That is a prophecy of the incarnation, that great act in which God left his “way of life” to come to us. Like the people who came “on foot from all the towns” in today’s Gospel, we have to do the same and leave our “way of life” to meet him where he landed.
If Jesus seems far off, it is not his fault; it is ours.
In the Second Reading, from Ephesians, St. Paul says “you who once were far off have become near by the blood of Christ.”
Notice that he doesn’t say God was ever far off; he says we were.
How could we have been far off, when God is not just the creator of all, but is the ground of all being, the one who sustains us in existence at every moment and pours out every blessing we experience every day? Because of a “dividing wall of enmity,” says Paul.
He was far off the way our spouse, parent, or sibling is far off when we are at odds with each other: They share our genes and our name, and they share our address, our riches and our poverty, but because of “enmity” — because of sin and unforgiveness — we are far from them. The only way to get close is for someone to forgive and love, restoring unity.
Jesus, in our case, was the one who forgave and loved, “that he might create in himself one new person in place of the two, thus establishing peace, and might reconcile both with God, in one body, through the cross,” Paul says.
In the Gospel, it was not difficult for the people to reach him on foot; they just had to run to the place they knew he would be. It’s the same for us. He isn’t far off, he is nearby, but we do have to make the effort to go to where he is.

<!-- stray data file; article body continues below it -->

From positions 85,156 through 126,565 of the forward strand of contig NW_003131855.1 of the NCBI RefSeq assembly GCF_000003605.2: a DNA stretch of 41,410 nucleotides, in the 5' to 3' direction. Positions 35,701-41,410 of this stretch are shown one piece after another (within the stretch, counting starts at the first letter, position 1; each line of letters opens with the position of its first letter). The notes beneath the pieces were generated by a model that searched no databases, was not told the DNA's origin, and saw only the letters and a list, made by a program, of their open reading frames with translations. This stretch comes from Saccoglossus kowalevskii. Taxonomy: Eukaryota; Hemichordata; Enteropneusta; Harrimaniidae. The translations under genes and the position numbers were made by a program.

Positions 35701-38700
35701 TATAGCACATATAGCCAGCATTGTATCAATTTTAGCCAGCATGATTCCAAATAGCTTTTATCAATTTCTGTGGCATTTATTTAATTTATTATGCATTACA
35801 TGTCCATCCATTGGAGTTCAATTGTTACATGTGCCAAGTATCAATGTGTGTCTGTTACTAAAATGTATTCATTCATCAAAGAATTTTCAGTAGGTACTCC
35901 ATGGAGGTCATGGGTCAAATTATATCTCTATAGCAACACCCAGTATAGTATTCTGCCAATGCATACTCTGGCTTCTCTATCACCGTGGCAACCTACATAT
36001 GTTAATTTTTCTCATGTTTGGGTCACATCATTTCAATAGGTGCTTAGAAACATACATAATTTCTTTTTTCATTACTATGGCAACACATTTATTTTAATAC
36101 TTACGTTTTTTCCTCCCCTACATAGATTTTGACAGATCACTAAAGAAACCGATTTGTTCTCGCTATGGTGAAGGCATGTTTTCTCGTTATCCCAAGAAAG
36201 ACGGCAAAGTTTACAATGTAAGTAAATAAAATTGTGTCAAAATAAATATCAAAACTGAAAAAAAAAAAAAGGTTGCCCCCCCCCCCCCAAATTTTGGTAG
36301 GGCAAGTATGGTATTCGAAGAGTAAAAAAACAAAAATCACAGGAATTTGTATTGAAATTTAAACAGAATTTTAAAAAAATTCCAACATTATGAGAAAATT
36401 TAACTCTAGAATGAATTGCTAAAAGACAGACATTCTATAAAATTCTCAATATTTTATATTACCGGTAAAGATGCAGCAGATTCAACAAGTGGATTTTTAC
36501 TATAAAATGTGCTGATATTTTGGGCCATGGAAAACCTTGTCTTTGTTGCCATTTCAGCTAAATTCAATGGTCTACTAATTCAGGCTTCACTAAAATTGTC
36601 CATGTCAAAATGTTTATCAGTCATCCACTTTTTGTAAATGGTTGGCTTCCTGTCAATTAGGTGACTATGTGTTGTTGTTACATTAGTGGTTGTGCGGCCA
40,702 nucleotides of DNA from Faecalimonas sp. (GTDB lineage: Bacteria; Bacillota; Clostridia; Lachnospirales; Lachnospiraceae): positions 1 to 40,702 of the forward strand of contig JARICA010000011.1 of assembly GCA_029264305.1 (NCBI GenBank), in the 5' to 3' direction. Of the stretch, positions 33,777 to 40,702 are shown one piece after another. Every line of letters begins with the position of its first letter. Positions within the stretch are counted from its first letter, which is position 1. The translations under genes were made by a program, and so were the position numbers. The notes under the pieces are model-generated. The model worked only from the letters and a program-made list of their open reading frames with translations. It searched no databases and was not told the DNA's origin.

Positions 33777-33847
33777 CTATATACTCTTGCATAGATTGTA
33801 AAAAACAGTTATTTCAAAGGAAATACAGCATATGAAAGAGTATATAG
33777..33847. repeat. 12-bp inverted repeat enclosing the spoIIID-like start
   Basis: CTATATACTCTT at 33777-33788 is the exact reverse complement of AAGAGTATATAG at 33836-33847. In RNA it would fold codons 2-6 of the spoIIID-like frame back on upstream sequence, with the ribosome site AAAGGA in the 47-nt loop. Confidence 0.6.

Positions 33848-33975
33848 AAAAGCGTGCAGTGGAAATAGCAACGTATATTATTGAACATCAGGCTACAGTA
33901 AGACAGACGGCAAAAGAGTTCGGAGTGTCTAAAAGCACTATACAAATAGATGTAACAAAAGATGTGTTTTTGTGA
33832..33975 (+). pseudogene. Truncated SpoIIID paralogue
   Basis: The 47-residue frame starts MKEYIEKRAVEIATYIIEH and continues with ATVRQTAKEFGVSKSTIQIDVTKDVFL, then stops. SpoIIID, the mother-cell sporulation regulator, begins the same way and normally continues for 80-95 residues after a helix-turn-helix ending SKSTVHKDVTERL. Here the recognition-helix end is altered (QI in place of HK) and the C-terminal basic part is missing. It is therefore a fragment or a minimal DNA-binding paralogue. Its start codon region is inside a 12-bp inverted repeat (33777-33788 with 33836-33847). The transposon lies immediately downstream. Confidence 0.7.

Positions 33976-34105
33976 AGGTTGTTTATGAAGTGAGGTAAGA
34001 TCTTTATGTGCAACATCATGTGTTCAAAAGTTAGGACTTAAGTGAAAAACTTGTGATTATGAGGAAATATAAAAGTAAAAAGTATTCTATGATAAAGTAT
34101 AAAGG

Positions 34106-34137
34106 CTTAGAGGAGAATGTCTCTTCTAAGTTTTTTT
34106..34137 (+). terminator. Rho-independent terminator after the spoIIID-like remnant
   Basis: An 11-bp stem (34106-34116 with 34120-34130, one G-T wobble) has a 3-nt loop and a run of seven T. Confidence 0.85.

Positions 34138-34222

This Sunday we hear just about everybody’s favorite Psalm, and it reveals how close God has come to us, and far off we have stayed.
Before we encounter Christ, we are in “the dark valley” of Psalm 23. The Fathers of the Church see this as a metaphor for the world that exists in the shadow of death, the realm of Satan. But they see the shepherd of the Psalm in the body of Christ, the Church: In the Church, he leads us to the “restful waters” of baptism; he gives us his “rod,” because “those he loves, he corrects,” and his “staff” — the cross. Most of all he gives us his Eucharist, the table spread in the sight of our foes with overflowing cup.
The key is that none of this is automatic. In the Psalm he “leads me” — meaning I have to follow. He “guides me in right paths,” but I have to walk them. In the valley of the shadow of death I can say “I fear no evil,” but only if I walk through it with him.
If we are there without a shepherd, we are literally unable to move off of square one. We are not safe and have no idea where to go. As St. Augustine put it: “When you say, ‘the Lord is my shepherd,’ no proper grounds are left for you to trust in yourself.”
That’s us. We cannot make it through this world alone, so we should be eager to run to Jesus Christ, disturb his rest, and get him to show us the way to go.
If the Lord is our shepherd, we shall not want. But if he isn’t … we are lost.
Image: Underground youth prayer event at
Benedictine College in Atchison, Kansas.